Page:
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More civilians killed by pro-govt forces than rebels

24 Apr 2019 - 05:35
24 Apr 2019 - 05:35

KABUL (Pajhwok): For the first time in the 18-year conflict, more civilians have been killed by Afghan and international forces than by militants, the UN said on Wednesday.

Foreign and pro-government forces were blamed for the deaths of 305 civilians and rebel outfits for 227 people in the first three months of 2019, the United Nations Assistance Mission in Afghanistan (UNAMA) said.

In a quarterly report, the UN mission linked most of the civilian deaths to airstrikes and search operations. Both Afghan security forces and international troops were asked to conduct investigations into allegations of civilian casualties.

The Afghan forces and their allies were also urged to publish the results of their findings unto the civilian killings and provide appropriate compensation to the victims.

The fighters were held responsible for the majority of the killed and wounded civilians combined.  The civilian casualties were put at 1,773, falling from 2,305 during the same period last year.

From Jan. 1 to March 31, 581 civilians were killed and 1,192 wounded. Of the 305 civilian deaths blamed on pro-government forces, nearly half resulted from in airstrikes. The rest of fatalities were tied to cross-fire, such as during search operations.

Rebel assaults left 736 civilians wounded, compared to 303 injured by government and international forces.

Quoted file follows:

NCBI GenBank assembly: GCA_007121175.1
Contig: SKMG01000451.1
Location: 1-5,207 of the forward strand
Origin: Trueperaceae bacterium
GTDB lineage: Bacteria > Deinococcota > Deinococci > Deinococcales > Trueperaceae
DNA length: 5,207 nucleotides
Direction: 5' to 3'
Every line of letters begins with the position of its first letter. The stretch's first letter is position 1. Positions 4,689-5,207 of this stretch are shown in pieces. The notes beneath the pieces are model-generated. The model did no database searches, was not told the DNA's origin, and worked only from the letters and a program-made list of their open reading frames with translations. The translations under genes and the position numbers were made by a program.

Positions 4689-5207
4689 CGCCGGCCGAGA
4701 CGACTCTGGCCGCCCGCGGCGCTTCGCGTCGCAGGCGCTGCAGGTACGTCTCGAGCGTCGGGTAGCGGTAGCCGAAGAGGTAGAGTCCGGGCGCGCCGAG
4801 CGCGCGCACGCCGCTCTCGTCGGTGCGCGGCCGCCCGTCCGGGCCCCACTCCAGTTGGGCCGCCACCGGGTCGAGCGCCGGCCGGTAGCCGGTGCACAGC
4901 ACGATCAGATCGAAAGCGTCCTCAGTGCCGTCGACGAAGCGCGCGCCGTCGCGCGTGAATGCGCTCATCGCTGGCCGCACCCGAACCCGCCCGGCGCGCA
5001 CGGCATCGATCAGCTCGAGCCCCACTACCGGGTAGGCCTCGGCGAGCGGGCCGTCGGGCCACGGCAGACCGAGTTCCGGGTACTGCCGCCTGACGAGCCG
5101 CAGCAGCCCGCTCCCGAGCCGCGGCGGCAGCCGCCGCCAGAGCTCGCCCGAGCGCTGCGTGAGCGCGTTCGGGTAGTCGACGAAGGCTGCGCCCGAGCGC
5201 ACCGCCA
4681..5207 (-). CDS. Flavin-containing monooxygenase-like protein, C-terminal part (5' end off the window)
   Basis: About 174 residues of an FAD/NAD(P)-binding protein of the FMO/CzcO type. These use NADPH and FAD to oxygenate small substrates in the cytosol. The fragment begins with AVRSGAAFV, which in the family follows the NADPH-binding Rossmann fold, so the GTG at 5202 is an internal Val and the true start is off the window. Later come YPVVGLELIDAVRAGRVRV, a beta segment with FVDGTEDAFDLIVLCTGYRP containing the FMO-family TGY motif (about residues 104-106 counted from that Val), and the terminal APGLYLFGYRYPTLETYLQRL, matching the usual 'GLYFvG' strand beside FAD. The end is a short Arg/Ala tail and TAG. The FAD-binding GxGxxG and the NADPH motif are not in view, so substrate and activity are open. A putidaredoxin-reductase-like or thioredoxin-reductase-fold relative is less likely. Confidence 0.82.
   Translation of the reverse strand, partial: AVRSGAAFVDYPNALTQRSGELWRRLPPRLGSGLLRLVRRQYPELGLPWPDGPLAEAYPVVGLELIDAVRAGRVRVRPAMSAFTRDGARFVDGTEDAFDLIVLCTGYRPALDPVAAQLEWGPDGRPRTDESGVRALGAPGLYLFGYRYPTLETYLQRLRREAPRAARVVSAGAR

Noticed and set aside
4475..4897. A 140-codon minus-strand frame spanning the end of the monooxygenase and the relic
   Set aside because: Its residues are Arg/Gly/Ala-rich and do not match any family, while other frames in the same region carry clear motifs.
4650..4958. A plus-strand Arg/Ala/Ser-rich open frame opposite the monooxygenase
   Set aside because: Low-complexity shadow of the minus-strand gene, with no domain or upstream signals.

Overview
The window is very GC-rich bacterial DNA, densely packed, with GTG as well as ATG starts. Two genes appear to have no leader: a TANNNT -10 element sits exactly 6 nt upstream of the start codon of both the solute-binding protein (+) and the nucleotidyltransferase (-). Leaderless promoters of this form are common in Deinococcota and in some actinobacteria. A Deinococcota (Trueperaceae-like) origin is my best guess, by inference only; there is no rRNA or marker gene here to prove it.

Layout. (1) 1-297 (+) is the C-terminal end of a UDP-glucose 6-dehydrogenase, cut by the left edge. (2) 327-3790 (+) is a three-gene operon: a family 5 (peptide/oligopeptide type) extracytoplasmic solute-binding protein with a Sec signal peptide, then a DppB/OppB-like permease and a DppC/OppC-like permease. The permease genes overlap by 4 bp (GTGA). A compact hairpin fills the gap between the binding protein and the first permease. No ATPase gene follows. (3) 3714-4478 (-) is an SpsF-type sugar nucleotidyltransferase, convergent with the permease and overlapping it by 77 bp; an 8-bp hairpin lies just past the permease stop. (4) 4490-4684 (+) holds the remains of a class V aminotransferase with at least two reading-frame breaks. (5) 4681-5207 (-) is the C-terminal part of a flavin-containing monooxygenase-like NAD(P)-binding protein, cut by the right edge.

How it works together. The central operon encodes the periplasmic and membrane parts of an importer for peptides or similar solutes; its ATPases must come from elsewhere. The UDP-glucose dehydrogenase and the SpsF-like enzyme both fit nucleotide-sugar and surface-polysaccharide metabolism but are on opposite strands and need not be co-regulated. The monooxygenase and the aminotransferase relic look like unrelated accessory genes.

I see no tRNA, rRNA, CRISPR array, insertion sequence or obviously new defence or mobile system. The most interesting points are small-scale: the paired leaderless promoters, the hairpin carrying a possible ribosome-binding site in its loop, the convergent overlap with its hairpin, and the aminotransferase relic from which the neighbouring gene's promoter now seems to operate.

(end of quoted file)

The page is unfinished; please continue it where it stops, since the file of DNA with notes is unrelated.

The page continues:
In the report, Tadamichi Yamamoto, the UN secretary-general’s special representative, was quoted as saying “A shocking number of civilians continue to be killed and maimed each day.”

While asking the insurgents to stop targeting civilians and using improvised bombs, he called upon pro-government forces to take immediate measures to mitigate the rising death toll and suffering caused by airstrikes and search operations.

UNAMA documented four suicide attacks that killed or wounded 178 civilians during the first three months of the year, against 19 incidents that caused 751 civilian casualties during the same period in 2018.

The fall in suicide attacks came amid negotiations between US and Taliban representatives on how to end the 16-year war in Afghanistan.

But the UNAMA the report said it was unclear whether the decline in casualties resulted from the talks or from any measures taken by parties to the conflict to protect civilians.

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